GFOA's Scholarship Program: A Commitment to Advancing the Public Finance Profession

Government Finance Review, October 2017 | Go to article overview

GFOA's Scholarship Program: A Commitment to Advancing the Public Finance Profession


GFOA encourages the advancement of full--and part-time students at the undergraduate and graduate level in the fields of government finance and management and offers the following academic scholarships annually:

* Frank L. Greathouse Government Accounting

* Goldberg-Miller Public Finance

* Government Finance Professional Development

* Jeffrey L. Esser Career Development

* Minorities in Government Finance

Meet 1987 scholarship recipient Kim Edwards, managing director, public finance, at Piper Jaffray & Co.

"I started working in public finance more than 30 years ago, while I was in graduate school at the University of Texas LBJ School of Public Affairs. During my first semester, I took a public financial management class from Professor Lynn Anderson, and a few weeks into the class, I decided public finance was the career for me. GFOA and the scholarship program played a critical role for me in completing that degree, launching my career in public finance, and building a community of professional colleagues that I value every working day."

"I had an internship with the City of Austin, Texas, in 1986, and the chief finance officer at the time, Virginia Rutledge, was the GFOA president. Several GFOA of Texas members took me under their wing, inviting me to the GFOA of Texas conference and introducing me to their colleagues.

"The following year I received the Daniel Goldberg Scholarship from GFOA. I was so thrilled to attend the national conference in Memphis, Tennessee, to receive the award and go to all the sessions learning about hot topics of the times: the 1986 Tax Reform Act and a new, 'innovative' financing technique called certificates of participation (COPs). I returned to graduate school and wrote a paper on COPs and lease purchase financing, and completed my master's dissertation on the 1986 Tax Reform Act. Barbara Weiss, who was the esteemed editor of Government Finance Review, offered to publish my COP paper in Government Finance Review (but not without the benefit of her laser-like editing skills!).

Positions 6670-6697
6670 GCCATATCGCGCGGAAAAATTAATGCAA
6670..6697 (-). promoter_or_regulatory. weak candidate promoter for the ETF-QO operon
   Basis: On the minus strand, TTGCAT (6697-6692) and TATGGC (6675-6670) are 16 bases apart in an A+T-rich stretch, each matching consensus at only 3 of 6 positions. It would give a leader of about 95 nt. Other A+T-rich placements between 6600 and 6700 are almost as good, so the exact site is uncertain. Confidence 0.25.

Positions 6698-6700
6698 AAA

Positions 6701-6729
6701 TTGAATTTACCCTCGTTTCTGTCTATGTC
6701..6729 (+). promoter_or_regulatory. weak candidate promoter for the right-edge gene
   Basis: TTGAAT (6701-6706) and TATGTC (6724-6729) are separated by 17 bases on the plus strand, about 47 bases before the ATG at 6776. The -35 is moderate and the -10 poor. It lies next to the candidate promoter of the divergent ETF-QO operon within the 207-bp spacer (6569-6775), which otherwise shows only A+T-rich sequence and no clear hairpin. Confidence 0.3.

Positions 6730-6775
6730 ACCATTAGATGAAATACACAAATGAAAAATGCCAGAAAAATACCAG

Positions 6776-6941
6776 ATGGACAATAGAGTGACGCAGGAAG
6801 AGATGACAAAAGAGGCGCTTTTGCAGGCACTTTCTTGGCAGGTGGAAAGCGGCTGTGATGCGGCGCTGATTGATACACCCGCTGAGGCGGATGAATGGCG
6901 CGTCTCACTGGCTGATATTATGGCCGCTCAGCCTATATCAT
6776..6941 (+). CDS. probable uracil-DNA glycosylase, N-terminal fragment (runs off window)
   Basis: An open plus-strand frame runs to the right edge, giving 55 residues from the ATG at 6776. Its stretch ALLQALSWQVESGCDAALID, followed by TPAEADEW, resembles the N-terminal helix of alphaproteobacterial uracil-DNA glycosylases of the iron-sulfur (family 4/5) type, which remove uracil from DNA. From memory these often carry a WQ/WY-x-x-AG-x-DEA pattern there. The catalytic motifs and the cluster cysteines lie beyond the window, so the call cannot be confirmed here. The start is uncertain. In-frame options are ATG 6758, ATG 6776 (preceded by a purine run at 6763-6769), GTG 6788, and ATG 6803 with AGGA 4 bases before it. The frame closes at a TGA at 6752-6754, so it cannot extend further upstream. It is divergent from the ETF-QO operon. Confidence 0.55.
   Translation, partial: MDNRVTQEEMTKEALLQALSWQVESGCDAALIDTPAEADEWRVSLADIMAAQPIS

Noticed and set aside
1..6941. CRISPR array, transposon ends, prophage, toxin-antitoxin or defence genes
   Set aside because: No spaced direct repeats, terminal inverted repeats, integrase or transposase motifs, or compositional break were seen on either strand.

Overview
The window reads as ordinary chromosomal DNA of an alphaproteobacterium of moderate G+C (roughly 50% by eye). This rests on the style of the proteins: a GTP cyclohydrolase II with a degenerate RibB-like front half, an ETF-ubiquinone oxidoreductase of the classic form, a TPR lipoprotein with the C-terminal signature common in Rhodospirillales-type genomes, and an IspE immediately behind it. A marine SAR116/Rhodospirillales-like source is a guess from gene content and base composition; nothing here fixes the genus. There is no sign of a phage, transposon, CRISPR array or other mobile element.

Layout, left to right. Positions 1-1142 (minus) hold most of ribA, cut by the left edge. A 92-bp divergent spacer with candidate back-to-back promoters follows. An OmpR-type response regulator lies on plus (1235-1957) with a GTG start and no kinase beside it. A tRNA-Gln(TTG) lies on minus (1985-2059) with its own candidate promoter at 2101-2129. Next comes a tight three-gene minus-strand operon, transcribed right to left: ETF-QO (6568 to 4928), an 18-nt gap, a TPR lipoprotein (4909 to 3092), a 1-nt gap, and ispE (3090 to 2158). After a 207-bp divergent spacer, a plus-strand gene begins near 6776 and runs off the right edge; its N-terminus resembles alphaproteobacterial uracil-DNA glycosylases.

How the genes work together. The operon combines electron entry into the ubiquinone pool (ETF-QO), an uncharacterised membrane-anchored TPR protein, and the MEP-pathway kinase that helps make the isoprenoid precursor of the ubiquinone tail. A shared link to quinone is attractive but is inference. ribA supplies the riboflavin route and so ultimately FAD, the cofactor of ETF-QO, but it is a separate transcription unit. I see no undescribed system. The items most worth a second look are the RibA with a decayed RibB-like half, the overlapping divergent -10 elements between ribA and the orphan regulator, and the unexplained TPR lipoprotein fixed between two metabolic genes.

"Throughout my final year in school, several GFOA staff and debt committee members, notably Cathy Spain, Lynn Hampton, and John Petersen, were invaluable in sending me articles, testimony, and other information from their efforts on the Tax Reform legislation, conducting phone interviews, and even proofing drafts of my thesis. After graduation, I eventually worked for John Petersen in GFOA's Government Finance Research Center (GFRC) in Washington, D.C., for several years. At the GFRC, every project and assignment was approached with a holistic attitude --the goal was not simply to identify the most straightforward or expedient way to write a report or help a city close a bond issue. Rather, it was to consider all the implications and tangents and, ultimately, what was in the long-term best interest and financial health of the governmental entity. …

The rest of this article is only available to active members of Questia

Already a member? Log in now.

Notes for this article